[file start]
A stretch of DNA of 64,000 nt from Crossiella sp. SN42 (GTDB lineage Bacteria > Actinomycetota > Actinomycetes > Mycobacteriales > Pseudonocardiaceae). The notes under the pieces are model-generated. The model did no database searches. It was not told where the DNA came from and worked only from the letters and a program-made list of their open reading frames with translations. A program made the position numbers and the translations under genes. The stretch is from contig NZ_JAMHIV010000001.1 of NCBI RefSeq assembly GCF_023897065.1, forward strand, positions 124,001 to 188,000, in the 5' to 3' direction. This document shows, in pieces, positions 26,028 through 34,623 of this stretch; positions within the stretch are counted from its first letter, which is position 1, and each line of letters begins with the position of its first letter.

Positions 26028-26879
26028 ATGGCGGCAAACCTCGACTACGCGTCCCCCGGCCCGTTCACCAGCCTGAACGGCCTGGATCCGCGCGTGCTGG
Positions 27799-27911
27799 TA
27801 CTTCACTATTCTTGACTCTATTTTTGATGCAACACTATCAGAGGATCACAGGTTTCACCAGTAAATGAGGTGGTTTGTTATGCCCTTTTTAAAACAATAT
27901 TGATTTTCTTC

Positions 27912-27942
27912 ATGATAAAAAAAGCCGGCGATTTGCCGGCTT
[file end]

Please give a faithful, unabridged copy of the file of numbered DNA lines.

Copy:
A stretch of DNA of 64,000 nt from Crossiella sp. SN42 (GTDB lineage Bacteria > Actinomycetota > Actinomycetes > Mycobacteriales > Pseudonocardiaceae). The notes under the pieces are model-generated. The model did no database searches. It was not told where the DNA came from and worked only from the letters and a program-made list of their open reading frames with translations. A program made the position numbers and the translations under genes. The stretch is from contig NZ_JAMHIV010000001.1 of NCBI RefSeq assembly GCF_023897065.1, forward strand, positions 124,001 to 188,000, in the 5' to 3' direction. This document shows, in pieces, positions 26,028 through 34,623 of this stretch; positions within the stretch are counted from its first letter, which is position 1, and each line of letters begins with the position of its first letter.

Positions 26028-26879
26028 ATGGCGGCAAACCTCGACTACGCGTCCCCCGGCCCGTTCACCAGCCTGAACGGCCTGGATCCGCGCGTGCTGG
Positions 27799-27911
27799 TA
27801 CTTCACTATTCTTGACTCTATTTTTGATGCAACACTATCAGAGGATCACAGGTTTCACCAGTAAATGAGGTGGTTTGTTATGCCCTTTTTAAAACAATAT
27901 TGATTTTCTTC

Positions 27912-27942
27912 ATGATAAAAAAAGCCGGCGATTTGCCGGCTT